Welcome Dr Chris

    May I ask what are your views on passing on some details of products that have worked for some people with out taking responsibility for them?

    We are here as a group of people seeking a solution to dying our hair, we don’t want to go grey just yet.

    I am not here to sell a product, my interests are only to share the details of a product that has worked for me as a brunette



  • Dr. Chris

    Hello Dianne

    The editorial guidelines are such that we cannot promote any product or allow any user to promote a product. Advertisers wishing to market their products on this website had best contact the admin staff to discuss it further. Any product that makes claims about its efficacy will need to verify this with the results of clinical trials. Individual experiences are not accepted. You may however relay your personal experience but the name of the product will not be published. Considering your location Diane, you should be aware that this website has a mainly US based readership so if you opt to advertise on this website, you will need to approval of a the relevant US authorities.

  • Diane

    Dr Chris

    I think you have miss-understood. I am not here to advertise or sell a product.

    I understand your “guidelines” but I seem to want to challenge them in frustration to the constant queries here.

    So the fact that I am in AUS, makes no difference to me or others with a similar problem. Its a world wide concern. I have been contacted by at-least 6 people from this site, a lady from South Africa to just point out the audience to you as well….

    Again I have told my story here.
    But lets face it, we need alternative products….we don’t need to be told we are having a allergic reaction…..when your face, head swells, weeps, itches, sheds skin, blisters after hair coloring…..we know we are….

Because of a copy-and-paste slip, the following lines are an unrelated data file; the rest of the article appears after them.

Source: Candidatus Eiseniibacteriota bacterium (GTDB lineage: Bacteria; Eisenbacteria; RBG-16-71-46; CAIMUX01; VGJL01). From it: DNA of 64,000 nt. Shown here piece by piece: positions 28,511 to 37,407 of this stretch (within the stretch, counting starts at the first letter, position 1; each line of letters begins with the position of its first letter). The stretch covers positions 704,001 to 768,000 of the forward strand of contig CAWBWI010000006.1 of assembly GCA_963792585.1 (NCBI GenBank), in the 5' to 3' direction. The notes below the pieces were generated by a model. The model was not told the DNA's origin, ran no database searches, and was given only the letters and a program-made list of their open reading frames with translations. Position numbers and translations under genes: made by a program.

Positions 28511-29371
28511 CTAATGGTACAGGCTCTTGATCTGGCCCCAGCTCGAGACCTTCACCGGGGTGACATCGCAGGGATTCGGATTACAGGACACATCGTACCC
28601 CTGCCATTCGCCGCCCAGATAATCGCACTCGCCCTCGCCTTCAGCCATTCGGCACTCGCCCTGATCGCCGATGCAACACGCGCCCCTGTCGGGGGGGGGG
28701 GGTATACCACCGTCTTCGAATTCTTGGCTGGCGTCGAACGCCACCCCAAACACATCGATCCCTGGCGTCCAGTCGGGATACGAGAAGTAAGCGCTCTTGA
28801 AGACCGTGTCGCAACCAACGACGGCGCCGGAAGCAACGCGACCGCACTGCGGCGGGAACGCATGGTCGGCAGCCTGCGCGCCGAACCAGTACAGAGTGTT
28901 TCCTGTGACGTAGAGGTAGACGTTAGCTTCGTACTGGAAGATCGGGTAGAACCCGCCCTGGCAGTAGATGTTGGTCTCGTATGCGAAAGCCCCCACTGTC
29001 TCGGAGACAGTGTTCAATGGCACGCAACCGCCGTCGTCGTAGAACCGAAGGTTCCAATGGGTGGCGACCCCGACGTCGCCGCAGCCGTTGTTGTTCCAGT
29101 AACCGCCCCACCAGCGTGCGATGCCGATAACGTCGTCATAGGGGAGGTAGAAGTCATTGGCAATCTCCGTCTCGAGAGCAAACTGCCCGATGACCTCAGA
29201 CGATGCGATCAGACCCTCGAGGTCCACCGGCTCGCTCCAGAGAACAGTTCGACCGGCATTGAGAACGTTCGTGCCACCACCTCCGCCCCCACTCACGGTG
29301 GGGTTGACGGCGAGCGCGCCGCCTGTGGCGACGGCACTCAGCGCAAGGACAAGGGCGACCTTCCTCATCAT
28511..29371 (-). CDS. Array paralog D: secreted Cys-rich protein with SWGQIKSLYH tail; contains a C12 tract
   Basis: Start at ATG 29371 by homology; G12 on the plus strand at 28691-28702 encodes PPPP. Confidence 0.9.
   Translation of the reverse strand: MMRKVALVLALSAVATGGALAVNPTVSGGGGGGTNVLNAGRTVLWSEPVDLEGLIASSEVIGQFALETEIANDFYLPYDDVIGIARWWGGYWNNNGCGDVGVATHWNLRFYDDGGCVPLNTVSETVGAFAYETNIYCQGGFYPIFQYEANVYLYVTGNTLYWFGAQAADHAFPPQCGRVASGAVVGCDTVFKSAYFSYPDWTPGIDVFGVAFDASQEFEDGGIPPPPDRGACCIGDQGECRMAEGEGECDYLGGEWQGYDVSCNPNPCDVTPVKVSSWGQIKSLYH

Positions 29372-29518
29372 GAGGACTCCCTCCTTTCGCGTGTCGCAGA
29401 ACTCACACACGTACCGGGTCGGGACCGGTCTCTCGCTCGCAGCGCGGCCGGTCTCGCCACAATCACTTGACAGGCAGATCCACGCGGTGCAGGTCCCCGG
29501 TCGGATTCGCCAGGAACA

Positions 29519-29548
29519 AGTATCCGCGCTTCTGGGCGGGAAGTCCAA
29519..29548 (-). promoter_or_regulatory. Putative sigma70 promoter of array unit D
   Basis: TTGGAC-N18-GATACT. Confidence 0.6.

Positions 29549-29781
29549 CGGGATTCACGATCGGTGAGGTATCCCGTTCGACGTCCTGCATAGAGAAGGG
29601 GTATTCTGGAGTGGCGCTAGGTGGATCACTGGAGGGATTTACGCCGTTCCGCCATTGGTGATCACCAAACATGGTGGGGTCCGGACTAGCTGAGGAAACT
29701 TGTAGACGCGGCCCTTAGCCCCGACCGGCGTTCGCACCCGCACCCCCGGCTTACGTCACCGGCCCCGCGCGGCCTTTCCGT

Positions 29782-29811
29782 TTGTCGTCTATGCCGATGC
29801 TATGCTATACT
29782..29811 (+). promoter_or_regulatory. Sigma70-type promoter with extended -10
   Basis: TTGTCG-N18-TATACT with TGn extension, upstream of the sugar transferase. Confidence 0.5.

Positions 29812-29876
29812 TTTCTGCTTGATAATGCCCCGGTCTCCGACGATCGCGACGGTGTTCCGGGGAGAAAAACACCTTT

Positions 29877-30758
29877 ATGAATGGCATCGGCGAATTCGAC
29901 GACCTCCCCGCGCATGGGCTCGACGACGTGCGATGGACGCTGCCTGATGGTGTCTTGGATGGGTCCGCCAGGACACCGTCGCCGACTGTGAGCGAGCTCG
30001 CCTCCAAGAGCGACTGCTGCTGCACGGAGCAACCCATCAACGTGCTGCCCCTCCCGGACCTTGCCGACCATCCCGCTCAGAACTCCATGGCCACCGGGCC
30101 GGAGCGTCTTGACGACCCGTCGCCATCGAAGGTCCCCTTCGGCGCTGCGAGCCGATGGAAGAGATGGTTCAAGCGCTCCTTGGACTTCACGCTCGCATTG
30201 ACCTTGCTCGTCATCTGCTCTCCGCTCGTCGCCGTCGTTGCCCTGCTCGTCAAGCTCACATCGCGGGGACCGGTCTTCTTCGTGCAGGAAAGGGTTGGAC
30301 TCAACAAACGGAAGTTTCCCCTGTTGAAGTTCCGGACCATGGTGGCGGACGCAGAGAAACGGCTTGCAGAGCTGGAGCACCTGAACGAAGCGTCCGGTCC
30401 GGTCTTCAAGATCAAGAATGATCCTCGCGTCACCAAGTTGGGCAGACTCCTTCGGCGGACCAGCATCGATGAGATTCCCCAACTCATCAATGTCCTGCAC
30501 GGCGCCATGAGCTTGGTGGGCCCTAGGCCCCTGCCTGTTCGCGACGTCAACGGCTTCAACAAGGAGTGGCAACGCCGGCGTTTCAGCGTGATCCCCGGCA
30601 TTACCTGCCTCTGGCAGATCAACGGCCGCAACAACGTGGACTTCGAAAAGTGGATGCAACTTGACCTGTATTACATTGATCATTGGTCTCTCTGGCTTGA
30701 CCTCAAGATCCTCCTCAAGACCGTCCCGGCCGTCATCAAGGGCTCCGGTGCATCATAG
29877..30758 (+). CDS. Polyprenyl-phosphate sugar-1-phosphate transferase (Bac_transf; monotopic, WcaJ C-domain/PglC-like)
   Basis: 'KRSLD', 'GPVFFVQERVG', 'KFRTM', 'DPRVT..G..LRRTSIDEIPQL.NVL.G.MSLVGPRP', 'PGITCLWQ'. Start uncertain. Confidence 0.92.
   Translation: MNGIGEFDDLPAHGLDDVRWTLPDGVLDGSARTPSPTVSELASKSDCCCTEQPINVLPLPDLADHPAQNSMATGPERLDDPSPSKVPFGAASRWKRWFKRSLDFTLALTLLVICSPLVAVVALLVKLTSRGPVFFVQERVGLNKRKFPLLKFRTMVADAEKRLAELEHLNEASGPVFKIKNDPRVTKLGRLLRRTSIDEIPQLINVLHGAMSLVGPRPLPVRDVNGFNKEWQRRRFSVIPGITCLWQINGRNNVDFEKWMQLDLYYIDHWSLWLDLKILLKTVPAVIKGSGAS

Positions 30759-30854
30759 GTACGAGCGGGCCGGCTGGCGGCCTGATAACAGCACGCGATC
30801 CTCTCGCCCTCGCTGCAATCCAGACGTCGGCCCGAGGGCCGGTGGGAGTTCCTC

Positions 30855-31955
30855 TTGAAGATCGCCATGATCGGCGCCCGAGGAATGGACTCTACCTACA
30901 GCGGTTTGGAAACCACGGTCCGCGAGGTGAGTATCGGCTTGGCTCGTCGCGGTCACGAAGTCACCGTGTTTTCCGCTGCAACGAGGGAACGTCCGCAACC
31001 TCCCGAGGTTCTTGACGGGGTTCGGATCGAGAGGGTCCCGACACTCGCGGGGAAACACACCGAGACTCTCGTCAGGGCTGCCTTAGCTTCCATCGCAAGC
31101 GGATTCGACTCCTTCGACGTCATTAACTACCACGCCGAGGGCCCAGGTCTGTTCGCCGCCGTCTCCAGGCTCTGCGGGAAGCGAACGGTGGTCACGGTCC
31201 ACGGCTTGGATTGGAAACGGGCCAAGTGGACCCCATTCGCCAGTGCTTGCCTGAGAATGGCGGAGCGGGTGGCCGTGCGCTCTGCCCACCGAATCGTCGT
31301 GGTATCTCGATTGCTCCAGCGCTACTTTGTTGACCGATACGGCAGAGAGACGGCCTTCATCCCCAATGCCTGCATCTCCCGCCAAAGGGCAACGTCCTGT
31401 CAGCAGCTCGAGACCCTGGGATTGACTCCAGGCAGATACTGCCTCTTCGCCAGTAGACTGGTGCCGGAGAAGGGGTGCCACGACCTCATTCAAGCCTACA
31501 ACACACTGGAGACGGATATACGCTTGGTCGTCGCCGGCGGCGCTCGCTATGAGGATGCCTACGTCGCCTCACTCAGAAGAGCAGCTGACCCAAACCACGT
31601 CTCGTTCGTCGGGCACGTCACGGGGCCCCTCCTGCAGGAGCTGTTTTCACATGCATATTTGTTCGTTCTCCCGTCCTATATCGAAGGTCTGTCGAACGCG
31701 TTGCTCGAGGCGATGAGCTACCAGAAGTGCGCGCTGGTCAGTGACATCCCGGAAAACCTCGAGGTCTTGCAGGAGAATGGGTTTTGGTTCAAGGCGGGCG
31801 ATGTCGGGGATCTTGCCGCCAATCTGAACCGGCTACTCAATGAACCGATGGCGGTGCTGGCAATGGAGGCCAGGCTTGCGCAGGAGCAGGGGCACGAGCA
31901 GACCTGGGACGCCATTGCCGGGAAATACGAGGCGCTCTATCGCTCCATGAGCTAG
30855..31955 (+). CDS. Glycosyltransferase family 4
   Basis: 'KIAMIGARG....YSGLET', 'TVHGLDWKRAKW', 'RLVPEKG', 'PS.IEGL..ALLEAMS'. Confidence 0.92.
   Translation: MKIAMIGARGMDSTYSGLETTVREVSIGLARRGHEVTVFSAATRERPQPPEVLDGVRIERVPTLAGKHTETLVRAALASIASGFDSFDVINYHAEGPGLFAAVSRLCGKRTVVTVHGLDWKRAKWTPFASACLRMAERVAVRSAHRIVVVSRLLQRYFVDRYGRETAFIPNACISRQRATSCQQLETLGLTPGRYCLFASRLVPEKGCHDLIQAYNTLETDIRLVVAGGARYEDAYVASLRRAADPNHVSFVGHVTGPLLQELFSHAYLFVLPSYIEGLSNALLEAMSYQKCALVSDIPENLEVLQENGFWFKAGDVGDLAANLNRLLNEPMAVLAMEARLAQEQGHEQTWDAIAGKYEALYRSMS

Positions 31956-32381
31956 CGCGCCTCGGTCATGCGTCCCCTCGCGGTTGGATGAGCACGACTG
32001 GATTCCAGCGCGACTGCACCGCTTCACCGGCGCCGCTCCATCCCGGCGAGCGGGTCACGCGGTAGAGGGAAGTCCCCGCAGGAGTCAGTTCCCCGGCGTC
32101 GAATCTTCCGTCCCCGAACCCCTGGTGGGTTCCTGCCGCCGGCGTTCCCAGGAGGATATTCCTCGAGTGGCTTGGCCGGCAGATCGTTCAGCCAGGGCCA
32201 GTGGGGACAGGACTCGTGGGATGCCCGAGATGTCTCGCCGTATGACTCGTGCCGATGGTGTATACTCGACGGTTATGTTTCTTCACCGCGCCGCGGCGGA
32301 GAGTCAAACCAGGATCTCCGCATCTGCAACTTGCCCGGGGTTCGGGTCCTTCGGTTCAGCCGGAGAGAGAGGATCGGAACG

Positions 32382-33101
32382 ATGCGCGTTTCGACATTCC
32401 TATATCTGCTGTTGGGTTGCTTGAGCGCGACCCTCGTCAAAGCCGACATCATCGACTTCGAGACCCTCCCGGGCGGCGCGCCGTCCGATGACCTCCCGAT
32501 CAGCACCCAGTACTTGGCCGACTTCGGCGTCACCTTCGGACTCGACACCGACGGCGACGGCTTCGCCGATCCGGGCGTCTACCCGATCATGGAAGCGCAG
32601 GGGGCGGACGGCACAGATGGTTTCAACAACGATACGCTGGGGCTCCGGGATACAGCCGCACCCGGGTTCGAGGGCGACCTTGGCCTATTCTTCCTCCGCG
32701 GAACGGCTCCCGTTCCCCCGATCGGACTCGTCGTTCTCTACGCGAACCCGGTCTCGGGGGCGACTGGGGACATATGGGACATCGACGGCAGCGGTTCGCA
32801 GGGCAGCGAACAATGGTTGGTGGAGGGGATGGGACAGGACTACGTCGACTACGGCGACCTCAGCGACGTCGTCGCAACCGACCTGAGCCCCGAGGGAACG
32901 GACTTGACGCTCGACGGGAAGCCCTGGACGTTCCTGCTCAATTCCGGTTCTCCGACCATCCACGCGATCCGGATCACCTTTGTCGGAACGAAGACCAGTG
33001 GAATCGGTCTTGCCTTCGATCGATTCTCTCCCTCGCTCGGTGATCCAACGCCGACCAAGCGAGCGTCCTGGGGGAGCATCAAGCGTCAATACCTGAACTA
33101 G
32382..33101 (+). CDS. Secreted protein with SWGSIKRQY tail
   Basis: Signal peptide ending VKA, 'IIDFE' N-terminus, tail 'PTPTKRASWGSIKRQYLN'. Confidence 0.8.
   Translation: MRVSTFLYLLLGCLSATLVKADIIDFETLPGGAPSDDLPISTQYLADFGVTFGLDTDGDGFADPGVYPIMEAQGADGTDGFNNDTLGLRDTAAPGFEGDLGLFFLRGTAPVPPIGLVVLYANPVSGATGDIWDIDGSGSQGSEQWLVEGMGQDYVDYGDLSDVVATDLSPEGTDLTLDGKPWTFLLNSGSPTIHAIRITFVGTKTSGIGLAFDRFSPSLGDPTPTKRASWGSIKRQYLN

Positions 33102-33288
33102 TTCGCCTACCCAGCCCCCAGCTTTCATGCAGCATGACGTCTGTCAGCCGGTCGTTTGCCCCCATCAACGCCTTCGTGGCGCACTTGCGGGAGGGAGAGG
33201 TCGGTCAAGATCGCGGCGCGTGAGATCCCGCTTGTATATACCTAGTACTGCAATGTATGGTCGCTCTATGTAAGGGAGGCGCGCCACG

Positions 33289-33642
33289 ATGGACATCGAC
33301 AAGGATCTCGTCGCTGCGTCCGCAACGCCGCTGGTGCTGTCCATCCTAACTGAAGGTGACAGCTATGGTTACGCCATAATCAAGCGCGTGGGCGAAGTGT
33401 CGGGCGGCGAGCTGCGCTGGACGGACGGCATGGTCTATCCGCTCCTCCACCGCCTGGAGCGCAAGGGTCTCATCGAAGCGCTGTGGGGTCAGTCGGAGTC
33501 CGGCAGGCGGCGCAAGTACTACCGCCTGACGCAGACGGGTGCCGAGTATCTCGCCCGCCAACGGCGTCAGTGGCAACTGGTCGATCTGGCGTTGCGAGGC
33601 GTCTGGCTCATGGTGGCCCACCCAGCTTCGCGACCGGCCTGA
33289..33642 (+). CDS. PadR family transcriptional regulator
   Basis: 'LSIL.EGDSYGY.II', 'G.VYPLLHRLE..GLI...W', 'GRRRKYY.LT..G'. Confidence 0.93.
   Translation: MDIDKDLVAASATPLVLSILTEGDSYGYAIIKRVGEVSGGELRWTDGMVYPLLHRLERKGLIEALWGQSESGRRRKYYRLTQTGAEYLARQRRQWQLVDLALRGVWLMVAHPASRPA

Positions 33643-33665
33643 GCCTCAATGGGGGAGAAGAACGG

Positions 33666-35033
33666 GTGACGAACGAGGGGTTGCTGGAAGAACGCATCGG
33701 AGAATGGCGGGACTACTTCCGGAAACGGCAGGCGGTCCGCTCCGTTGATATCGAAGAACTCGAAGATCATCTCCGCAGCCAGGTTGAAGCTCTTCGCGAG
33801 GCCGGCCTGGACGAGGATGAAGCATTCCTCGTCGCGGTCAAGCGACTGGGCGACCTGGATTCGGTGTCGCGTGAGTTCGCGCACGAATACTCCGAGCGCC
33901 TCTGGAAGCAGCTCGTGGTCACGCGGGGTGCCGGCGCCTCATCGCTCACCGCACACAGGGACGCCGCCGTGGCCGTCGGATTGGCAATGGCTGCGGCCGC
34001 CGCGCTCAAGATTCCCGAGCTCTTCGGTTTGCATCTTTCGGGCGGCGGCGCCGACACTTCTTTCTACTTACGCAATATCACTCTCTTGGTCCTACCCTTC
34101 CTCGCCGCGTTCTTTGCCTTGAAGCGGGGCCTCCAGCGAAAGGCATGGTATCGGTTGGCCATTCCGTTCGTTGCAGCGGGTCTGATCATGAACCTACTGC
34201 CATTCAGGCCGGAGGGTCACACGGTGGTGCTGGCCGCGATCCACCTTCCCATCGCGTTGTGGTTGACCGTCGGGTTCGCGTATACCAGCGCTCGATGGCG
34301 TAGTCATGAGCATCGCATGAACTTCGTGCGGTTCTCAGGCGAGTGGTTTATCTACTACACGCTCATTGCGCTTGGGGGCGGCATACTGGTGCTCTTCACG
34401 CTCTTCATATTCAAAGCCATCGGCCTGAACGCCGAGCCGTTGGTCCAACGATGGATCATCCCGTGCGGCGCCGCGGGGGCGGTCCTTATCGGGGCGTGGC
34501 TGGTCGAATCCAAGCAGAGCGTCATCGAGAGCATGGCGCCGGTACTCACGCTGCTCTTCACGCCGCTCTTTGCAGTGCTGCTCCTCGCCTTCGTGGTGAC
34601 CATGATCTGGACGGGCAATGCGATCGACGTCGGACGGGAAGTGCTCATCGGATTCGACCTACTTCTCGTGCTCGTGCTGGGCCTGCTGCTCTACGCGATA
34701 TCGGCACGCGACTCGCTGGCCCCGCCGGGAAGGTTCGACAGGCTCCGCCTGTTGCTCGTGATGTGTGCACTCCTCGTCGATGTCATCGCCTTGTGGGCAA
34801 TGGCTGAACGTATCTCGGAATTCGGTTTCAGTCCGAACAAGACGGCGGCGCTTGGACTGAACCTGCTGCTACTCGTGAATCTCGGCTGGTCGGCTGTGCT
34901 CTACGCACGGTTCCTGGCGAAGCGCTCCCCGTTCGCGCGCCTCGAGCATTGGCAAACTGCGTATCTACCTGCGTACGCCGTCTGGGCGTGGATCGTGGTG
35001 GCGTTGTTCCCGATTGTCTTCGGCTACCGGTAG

In fact the product I do purchase is from the USA….yes we can purchase from any country &
    Delivered all the way here to Australia


  • Dr. Chris

    Hi Diane

    Sorry if I misunderstood your query. In a day we delete scores of comments by advertisers attempting to market their products in these comment boxes. We do not recommend any alternatives. Certain advertisers do market their products in the Google Ads boxes above but this is not in our control. Advertisers in those instances deal directly with the Google Adwords campaign.

    I am unsure as to what you are seeking – as said, if it is advertising, contact the admin staff or preferably advertise via Google Adwords and opt to market on this site. If you are asking me to discuss alternatives, well, that is against our guidelines because we cannot promote any alternative products. Unless the manufacturer or distributors of this product intends on marketing on this platform, we cannot say much. I am unsure where you come in with your association with this US product.

    Please do consider the fact that we are here to guide readers, not serves as a medical consultation, make a diagnosis or prescribe any treatment. Ultimately if readers are unhappy, they can simply close their browser. If advertisers or product manufacturers want to advertise they can do so with Google Adwords. Remember that the ads seen in each country varies based on your geographical location – this is not in our hands but part of the Google Adwords program.